Today I drove past a team of cops who were staking out Gratiot for seatbeltless drivers. What utter nonsense. What utter tyranny.
It occurred to me then, as it has occurred to me now, that the whole idea of a victimless crime is absurd.
The strong arm of the executive branch (e.g. the police) of a "good" government exists, supposedly, to execute the laws of the land--so it's not the cops' fault: they're only doing their job, which I why I didn't shout out of my window that they were a bunch of *insert inappropriate gerund* fascists. It's the legislative branch that exists, supposedly, to create laws. Thus, police cannot really be blamed for a bad law. It's the legislators who are to blame.
According to John Locke's "Social Contract" (a contract that I have yet to sign), the law-making powers of the government (i.e. legislative powers) exist in order to protect our rights to be secure in life, liberty, and property (i.e. that no one will kill us, injure us, control us, or deprive us of what is properly our own--exempting taxes, of course). All other actions can be deemed as tyrannical (i.e. going beyond the government's contractual jurisdiction, and thus interfering with our rights as free men).
Who is harmed by my deciding to drive (or ride) without a seatbelt? No one is harmed, of course. Surely I might be injured, in the event of an accident; but I am my own master. The government is empowered to protect me from others, not myself. I have every right to risk my own safety on the streets, just as I have every right to consume copious amounts of Twinkies. Eating Twinkies is certainly a risky choice (inasmuch as health is concerned), but it's my choice. No one else will be harmed by my increased risk of heart disease and diabetes. What's different about the seatbelt?
I can only conceive of one organization empowered to tell me to wear a seatbelt, and that is my insurance company. Should I not wear a seatbelt and incur injuries because of my neglect, my insurance company would be within its rights to refuse coverage--supposing that it had required that I wear a seatbelt as part of our contractual relationship. Under this scenario, I am encouraged to wear a seatbelt, but not threatened with violence--and whether you like the idea or not, the police mean violence: hence the guns, clubs, and cuffs). Should I not wear a seatbelt, I assume the physical and financial risks. No one else is hurt.
Why would the state presume to step in on this? There are two reasons. First, they have been paid off by insurance companies that don't want to be in the business of telling their clients what to do. Second, the state just wants to get money ($65 for a ticket).
Since insurance companies have had no problem stipulating conditions for coverage in the past (e.g. no-smoking clauses), there is no reason to suspect the prior assumption. Thus, this whole "Click-it or Ticket" mumbo-jumbo is little more than a scam, a way for the state to extort me for more money. I do not dispute that it is a wise idea for me to wear a seatbelt, but it's my decision (just as it's my decision to eat healthy foods in lieu of unhealthy ones).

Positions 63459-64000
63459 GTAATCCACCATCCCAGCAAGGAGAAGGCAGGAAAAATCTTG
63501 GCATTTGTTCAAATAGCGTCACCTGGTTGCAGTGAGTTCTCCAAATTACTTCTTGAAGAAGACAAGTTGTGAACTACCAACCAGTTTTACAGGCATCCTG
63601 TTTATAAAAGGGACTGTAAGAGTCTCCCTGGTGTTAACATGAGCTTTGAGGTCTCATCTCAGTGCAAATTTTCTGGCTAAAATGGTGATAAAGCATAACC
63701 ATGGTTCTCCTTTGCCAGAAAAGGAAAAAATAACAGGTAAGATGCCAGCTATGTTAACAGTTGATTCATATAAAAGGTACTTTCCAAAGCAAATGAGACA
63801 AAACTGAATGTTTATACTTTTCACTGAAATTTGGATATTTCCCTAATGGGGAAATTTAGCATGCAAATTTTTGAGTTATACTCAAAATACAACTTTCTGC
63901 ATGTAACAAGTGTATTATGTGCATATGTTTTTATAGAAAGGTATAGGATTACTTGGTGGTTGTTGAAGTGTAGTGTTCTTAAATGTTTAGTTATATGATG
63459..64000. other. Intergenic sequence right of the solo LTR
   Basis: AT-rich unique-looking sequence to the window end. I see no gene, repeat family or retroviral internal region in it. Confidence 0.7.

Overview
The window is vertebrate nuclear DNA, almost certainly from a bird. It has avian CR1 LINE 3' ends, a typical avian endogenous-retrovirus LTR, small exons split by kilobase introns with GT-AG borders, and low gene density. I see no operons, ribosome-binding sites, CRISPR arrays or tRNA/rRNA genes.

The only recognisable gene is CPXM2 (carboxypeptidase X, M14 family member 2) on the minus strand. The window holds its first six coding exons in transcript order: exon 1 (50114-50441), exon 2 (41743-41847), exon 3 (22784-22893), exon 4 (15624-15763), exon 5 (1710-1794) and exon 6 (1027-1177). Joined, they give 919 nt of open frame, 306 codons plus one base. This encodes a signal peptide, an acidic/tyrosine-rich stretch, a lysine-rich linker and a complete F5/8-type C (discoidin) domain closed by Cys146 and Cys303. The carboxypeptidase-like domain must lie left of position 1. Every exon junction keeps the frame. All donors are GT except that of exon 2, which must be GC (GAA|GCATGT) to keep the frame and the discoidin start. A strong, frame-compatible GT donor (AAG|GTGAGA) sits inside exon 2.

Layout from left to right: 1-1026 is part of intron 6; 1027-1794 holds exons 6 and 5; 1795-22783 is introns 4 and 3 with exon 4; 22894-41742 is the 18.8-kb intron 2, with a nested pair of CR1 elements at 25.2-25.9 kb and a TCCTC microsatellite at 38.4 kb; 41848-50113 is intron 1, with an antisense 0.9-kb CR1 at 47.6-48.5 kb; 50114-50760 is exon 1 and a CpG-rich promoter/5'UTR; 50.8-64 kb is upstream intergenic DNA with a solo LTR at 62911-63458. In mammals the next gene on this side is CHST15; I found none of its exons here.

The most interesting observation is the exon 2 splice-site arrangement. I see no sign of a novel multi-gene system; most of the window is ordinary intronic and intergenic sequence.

Think about it (and I apologize for this argument being so disjointed--it really is off the cuff). If the government's powers exist simply to protect me from others, upon what basis to they presume to have jurisdiction over my decision to wear a seatbelt? The same is true for many currently illicit decisions.
If I'm not violating someone else's right to life, liberty, or property, then I should be left alone--even if I am an idiot.
I don't see prostitutes, but, if I wish to exchange money for sex, who is harmed? I might contract an STD or get into trouble with my wife, but that's my business. Similarly, I do not snort cocaine, shoot heroin, etc. But, if I did, who is hurt? If my job performance lags, then my boss can fire me. Hell, my boss should be able to say, "If you want to work for me, you'll stay away from drugs," and he has the right to require drug tests. If I don't like that idea, then I don't have to work for him. Honestly, it's not my job. It's my employer's. If he wants to forbid me from watching 24, for whatever reason, then he can do so--and fire me for an infraction. Again, if I don't like it, then I won't work for the guy. In the end, competition over good employees would render such conditions nonsensical. Smart employers only care that their employees are productive. However, in theory even ridiculous conditions for employment are valid.
Seriously, this crap with the seatbelts needs to go. It is not befitting of a free society to tolerate such tyranny. It shouldn't matter if you think it's a good idea and are willing to allow cops to check you. You don't have the right to tell me what to do with myself. Leave me alone, for goodness sake. If my insurance company wishes to make my coverage dependent upon seatbelt usage, then I'll have to live with it (or live with the consequences). That's their right, just as it's my right to look for insurance elsewhere (as if I'd find it, for wearing seatbelts is a pretty damn good idea) or ignore my insurance clause and face the financial consequences (supposing, of course, that I survive to face them).